Laura was very happy to receive a role on a Gene Roddenberry show, she was a big fan of Star Trek: The Next Generation.
Laura likes the fact that being Trance allows her to maintain a normal life outside of her acting career without getting recognized daily.
If Laura wasn't an actress she would've pursued a career in teaching.
Laura's eyes are hazel.
Laura would like to work with Judy Dench, John Cusack, Parker Posey, and Ian Holm in the future.
Laura is 5'5" tall.
Laura has a phobia of deep water.
Laura was raised a Roman Catholic, but currently doesn't practice any institutional religion.
Laura has a sweet tooth for Lindor Truffles by Lindt.
Laura enjoys snowboarding, but her Andromeda contract did not allow her to practice it.
Laura's University studies started at Queen's University, Kingston, Ontario. There she was a member of the Queen's Players theater group.
Laura has an Honours Degree in History from the University of Guelph, Ontario, Canada.
In 1997, Laura worked as the ceramics instructor at Kilcoo Camp, chipping a tooth in a camp game.
Laura was nominated for Best Performance in a Children's or Youth Program or Series for Ready Or Not in '95 and '96. She won in '95.
Laura can speak French.
Laura studied at Leaside Secondary School, Toronto.
When at university, Laura had a job as a waitress and in a snowboard shop.
Laura participated in auditions for X-Men to get the part of Rogue.
After Laura attended Queen's University for one year, she transferred to The University of Guelph nearer her home, Toronto.
Singing in the Canadian Children's Opera Chorus got Laura into operas.
Being a singer, Laura became an actress after performing in a variety of operas.
Laura's make-up on Andromeda takes about 4 hours to have done.
Laura was devastated to discover that when Andromeda first started, many people referred to her character as "that stupid, purple bobblehead".
Laura: The only current TV show I would like to star in would be That 70's Show. Former TV show to guest star in would be Solid Gold - no, just kidding. I think I would have loved to have been a member of the A-team, but they were all cartoon, so I am definitely on the outs. I really have no idea which one it would be.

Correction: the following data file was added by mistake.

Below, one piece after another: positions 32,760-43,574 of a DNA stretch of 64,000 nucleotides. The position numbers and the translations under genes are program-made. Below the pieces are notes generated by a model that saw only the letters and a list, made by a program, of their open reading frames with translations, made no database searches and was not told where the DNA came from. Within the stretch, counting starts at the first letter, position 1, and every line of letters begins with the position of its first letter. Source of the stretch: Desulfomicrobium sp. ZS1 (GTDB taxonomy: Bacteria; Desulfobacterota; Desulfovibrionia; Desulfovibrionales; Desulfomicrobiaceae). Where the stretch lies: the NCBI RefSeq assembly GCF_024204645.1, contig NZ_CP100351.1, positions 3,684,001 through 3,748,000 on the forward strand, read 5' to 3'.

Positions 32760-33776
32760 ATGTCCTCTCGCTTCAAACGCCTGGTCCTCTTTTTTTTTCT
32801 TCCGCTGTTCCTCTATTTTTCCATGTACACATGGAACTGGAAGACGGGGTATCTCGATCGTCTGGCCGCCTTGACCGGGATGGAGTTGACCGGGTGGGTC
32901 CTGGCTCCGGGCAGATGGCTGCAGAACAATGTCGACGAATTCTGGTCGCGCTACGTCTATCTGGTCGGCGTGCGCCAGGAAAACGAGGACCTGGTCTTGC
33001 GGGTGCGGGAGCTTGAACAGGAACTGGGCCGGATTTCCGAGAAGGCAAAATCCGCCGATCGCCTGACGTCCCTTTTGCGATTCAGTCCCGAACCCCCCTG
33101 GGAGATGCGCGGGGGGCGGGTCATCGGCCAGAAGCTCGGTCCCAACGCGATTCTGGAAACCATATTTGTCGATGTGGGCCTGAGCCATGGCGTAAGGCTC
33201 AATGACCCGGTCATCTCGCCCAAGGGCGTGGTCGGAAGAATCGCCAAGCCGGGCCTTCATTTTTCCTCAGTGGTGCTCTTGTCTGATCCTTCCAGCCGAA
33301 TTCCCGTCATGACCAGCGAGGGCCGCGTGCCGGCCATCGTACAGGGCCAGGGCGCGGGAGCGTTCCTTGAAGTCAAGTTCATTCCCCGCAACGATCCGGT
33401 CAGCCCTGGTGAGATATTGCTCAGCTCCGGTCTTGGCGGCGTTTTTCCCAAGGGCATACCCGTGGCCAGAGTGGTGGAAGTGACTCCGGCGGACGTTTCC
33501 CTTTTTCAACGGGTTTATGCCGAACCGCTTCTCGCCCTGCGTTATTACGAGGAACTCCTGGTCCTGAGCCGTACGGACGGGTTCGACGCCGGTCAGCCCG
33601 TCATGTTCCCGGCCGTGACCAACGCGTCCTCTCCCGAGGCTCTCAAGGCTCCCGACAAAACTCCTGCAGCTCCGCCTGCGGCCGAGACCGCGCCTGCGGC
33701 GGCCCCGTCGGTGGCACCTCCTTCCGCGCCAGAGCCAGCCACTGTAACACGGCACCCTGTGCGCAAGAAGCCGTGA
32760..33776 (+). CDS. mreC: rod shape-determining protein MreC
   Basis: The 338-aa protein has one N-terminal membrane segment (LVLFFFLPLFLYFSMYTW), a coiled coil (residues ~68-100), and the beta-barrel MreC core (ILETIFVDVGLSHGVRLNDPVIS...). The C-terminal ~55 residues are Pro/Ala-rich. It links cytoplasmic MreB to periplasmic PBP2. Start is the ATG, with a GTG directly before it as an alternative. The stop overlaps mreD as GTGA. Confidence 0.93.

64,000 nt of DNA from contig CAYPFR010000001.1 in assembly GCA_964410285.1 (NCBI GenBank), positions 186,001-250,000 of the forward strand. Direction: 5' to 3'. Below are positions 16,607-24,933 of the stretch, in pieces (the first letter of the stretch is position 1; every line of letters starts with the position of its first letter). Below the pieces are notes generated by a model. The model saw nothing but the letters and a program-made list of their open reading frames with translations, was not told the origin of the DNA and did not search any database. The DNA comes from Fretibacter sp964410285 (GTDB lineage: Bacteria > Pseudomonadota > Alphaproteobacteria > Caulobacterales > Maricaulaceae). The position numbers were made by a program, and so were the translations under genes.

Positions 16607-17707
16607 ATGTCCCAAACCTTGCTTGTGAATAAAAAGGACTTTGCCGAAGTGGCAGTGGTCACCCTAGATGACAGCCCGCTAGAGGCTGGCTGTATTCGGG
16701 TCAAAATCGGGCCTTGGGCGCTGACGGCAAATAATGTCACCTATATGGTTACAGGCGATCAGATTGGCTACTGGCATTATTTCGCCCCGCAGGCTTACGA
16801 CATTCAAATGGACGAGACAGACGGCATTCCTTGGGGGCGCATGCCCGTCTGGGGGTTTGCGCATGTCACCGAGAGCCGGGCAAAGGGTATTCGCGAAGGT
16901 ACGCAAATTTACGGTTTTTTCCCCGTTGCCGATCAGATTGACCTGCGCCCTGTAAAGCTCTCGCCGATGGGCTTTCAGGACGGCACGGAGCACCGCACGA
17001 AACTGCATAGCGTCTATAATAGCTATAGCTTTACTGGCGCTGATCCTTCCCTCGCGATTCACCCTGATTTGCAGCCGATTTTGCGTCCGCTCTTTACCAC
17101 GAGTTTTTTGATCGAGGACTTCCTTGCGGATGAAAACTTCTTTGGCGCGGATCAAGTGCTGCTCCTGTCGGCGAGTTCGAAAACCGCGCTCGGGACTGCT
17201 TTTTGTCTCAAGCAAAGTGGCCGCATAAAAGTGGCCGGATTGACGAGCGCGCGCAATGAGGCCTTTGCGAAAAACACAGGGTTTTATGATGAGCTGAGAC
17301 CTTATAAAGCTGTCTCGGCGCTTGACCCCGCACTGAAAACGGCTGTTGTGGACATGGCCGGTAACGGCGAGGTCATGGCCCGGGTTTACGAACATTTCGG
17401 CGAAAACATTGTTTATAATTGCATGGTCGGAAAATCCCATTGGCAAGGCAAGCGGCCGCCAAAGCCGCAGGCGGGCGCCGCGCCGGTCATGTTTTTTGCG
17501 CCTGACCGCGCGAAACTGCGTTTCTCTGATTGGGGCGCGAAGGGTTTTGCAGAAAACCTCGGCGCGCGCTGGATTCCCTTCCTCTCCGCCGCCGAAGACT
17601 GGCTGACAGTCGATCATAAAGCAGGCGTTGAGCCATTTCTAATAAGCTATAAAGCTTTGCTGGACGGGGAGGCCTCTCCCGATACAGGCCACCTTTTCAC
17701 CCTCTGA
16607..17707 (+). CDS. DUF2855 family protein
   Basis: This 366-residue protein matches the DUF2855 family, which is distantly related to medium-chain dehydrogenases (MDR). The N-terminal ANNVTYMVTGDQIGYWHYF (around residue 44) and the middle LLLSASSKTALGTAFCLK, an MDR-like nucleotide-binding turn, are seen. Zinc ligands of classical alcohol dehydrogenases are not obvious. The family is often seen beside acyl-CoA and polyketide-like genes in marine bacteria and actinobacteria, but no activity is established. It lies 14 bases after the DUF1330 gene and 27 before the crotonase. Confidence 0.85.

Laura: I saw my tattoo the wall of a tattoo parlor in Toronto when I was seventeen, thought it was still cool a year later, and put it on my shoulder. No deep meanings, no symbolism - just impulsive behavior.
Laura: Kevin Sorbo is such a treat to work with, not to mention that he is totally awesome as a friend and as a professional. Down to earth, humourous, generous, and someone I love to hang out with off-set as well. That is the clincher for asking an actor whether or not they truly like another actor... would they hang out with them off-set? His wife, Sam, and their baby, Braeden, are equally wonderful, and I am privileged to be able to call them my friends.
Laura: I would like to believe that I have surmounted the difficult part, and that really involved make-ups are no longer a stress. That's not to say that some days aren't better than others... but I would not turn down another role with involved make-up, provided it was deemed safe and not in any way harmful to my skin. Getting to do roles that require me to be involved in a long make-up process provides me with the starting ground in the transformation into a character. Once the physical change has taken place, it is much easier to act differently. The hard part is done, and all it takes is for the actor to breathe some life into that character. Also, it makes those human make-ups so enjoyable to prepare for - only one hour! Yipee!